Critical to the trial court's contempt conviction was the fact that ARM was directly tagged in the Facebook comment on page seven of Exhibit A. By tagging ARM, the author of the comment ensured that ARM would be sent a notification about the comment. Thus, the Facebook tag was a means of contacting ARM. This Court and others have found that such tags, posts, and similar means of electronic communication (e.g., email, text) are “contacts” between the sender and recipient. See Adams v. State, 2020 Ark. App. 107, 594 S.W.3d 884, 891 (2020); Buchanan v. Crisler, 323 Mich.App. 163, 922 N.W.2d 886, 902-903 (2018); cf Majumdar v. Fair, 567 F.Supp.3d 901, 911 (N.D.Ill., 2021) (concluding that a Facebook tag is an “intentional, direct contact” with the tagged entity for the purpose of personal jurisdiction).

As for who tagged ARM, MC testified that she made the “KW” profile, controlled it, and posted from it. The prosecutor did not offer any direct evidence that KJL was the author of the “KW” comments, but ARM did testify that, based on her long history with KJL, she was confident the posts originated from him, as the posts were consistent with his style and the content of his past social-media use. Indeed, although MC claimed that she never posted a message that KJL requested word-for-word, there was substantial circumstantial evidence that suggested otherwise.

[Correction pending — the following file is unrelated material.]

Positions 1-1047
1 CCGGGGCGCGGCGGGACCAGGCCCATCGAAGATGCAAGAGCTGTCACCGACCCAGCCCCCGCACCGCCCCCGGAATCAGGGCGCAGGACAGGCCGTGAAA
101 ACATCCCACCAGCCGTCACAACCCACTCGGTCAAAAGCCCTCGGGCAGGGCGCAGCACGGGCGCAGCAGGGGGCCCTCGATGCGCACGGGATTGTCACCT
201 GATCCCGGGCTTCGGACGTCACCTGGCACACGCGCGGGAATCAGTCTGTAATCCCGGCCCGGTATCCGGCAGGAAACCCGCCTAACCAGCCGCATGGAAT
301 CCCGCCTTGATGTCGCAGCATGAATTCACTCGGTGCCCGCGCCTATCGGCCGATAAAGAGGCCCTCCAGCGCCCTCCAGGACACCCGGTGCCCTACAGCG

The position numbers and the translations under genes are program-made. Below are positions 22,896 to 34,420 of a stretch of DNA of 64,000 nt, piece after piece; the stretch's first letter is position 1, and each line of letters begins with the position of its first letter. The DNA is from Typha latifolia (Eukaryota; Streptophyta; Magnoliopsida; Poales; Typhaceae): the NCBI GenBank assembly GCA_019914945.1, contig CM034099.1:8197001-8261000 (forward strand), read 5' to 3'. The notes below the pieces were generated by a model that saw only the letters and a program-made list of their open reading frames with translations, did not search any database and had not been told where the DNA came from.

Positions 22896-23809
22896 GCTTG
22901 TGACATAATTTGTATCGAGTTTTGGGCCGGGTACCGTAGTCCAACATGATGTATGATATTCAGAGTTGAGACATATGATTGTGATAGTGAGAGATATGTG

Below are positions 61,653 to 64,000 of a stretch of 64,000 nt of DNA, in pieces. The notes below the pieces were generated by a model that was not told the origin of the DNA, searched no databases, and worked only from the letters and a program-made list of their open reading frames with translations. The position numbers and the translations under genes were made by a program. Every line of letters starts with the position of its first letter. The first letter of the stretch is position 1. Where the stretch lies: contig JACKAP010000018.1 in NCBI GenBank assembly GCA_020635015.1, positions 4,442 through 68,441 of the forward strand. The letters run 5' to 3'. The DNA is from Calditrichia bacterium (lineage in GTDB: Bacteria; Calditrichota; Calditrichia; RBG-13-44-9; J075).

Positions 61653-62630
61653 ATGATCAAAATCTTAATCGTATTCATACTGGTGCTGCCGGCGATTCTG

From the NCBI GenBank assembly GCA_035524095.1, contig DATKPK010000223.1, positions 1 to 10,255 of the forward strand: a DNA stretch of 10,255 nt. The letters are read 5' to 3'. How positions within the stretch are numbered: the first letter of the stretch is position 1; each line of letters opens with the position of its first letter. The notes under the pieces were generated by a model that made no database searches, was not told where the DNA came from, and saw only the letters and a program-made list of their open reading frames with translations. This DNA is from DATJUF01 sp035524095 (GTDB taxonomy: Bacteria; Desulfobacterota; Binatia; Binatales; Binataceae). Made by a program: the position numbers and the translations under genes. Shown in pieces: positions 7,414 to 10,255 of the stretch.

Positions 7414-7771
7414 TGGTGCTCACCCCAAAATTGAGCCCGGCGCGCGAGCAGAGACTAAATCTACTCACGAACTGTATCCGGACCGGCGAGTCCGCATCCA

As the trial court observed, KJL's recorded phone calls showed that he directed other people to post on the “Justice for O” page. These directions included specific language, spacing, and the account from which certain posts should come. During one of the calls, KJL specifically directed that the other person post as “KW” to make it appear that he was not “KW” given that he was in jail at the time. Although the phone calls occurred after ARM moved to show cause, the calls provide relevant, circumstantial evidence that KJL had a “scheme, plan, or system” of directing the messages to be posted via the “KW” and “Justice for O” Facebook sites. MRE 404(b)(1). As the trial court also observed, the ease of the conversations suggested that this sort of coordination was common practice. Based on our review of the record, we conclude that there was sufficient evidence supporting the trial court's factual finding that KJL was responsible for making the offending post.